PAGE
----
When he faced Leonard Garcia it quickly became evident how Chang Sung Jung had earned that nickname as he walked straight into everything Garcia could throw at him.
Garcia threw some heavy strikes early in Round 1, but Jung ate them and later dropped Garcia, unloading on him as he lay on the ground. He finished the round by delivering two knees to Garcia from the Thai Plum.
Garcia started off round two rocking Jung and dropping him, but he was unable to finish and his tank quickly hit E.
Midway through the round Jung jumped on Garcia's back and took him to the ground, looking for a submission. Garcia was game after breaking free and did land some strikes, but he was outworked by Jung in the second.
The third round pace was slower, and found Garcia backing up quite a bit.
The fight was scored 29-28, 28-29, 29-28 for Garcia and the results were welcomed with a nice round of boos that commentator Joe Rogan remarked on when he interviewed Garcia.
Wrong call or not, this was an incredibly entertaining fight.
Michael Bisping vs Matt Hamill at UFC 75
When Matt Hamill enters the Octagon at UFC 130 to face Quinton "Rampage" Jackson many fans feel that his record should be 11-1 and not 10-2.
The fight that many feel Hamill clearly won was his bout against Micheal Bisping at UFC 75.
UFC president Dana White spoke to Yahoo.com after the fight, “We left London thinking we had put on a strong show," White said. "Then we got home and we were absolutely flooded with email saying the fight was fixed and all that. It took on a life of its own.”
The judges scored the fight 29-28, 27-30, 29-28, giving the split decision to Bisping in front of the crowd at London's O2 arena.
There's no doubt that Hamill did the most damage in the fight and was the more effective striker.
Leonard Garcia vs Nam Phan at TUF 12 Finale
The first round of this fight appeared to have gone to Nam Phan as he was the aggressor, using strikes to control the action while Leonard Garcia seemed content to throw wild looping punches that occasionally landed, but did no damage.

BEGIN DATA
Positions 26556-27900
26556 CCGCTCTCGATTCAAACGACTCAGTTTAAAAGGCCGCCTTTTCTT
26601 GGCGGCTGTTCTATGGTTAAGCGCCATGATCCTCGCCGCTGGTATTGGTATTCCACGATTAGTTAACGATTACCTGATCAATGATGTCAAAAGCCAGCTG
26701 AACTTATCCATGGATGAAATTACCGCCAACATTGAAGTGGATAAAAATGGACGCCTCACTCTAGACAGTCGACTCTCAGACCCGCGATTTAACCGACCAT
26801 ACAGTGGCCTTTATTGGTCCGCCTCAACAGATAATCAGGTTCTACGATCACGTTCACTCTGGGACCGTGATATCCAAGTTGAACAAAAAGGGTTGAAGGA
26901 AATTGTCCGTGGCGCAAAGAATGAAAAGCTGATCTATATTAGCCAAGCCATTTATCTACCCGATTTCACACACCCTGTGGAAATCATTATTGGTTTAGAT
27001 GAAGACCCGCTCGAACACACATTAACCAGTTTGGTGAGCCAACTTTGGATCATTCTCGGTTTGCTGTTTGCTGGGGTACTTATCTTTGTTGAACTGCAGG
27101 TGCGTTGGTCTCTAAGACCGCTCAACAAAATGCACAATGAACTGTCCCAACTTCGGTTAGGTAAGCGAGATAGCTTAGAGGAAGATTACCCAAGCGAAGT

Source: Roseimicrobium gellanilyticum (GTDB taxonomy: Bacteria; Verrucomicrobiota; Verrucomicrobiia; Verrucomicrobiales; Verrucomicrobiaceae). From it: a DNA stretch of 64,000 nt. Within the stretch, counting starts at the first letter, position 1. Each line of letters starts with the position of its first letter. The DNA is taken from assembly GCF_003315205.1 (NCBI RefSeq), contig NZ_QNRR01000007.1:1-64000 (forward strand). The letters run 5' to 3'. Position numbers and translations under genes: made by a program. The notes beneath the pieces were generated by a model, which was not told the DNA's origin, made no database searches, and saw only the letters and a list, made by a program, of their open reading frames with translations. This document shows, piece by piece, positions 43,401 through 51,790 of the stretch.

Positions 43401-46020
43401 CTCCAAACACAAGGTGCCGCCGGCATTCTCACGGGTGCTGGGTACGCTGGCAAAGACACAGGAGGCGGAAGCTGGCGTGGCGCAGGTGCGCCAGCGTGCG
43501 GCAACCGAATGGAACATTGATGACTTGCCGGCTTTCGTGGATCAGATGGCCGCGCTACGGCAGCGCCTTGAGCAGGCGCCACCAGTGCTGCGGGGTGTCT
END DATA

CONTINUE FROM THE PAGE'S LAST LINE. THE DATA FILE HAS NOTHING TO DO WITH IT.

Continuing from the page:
Between rounds, Garcia's trainer, Greg Jackson, told him to stop backing up and he came out much more aggressive to start the second round. The big punches gassed him midway through the round and, when Phan noticed Garcia was tired, he dropped him to the ground.
Garcia gave Phan his back and spent the rest of the round avoiding the choke. Phan was not able to get the choke, but he was able to control the round.
Garcia cut Phan early in the third round using his wild punching style. Phan again waited until Garcia was tired and then used strikes to gain the advantage. A clearly gassed Garcia spent most of the round with his mouth open and his hands by his sides.
When the fight was over, Garcia looked beaten, shaking his head as he walked toward his training staff.
When the judges cards were read, Phan looked stunned when the first card was in favor of Garcia, the next card was for Phan then the third and final one was for Garcia. Garcia won by split decision and the crowd reacted immediately, raining their disapproval down.
Joe Rogan attempted to interview Garcia, but the crowd chants of "bulls**t" were overwhelming.
In his interview with Phan, Rogan told him that he had the fight 30-27 in favor of Phan. The fans clearly think that Phan won and Rogan called the judges out from the middle of the cage.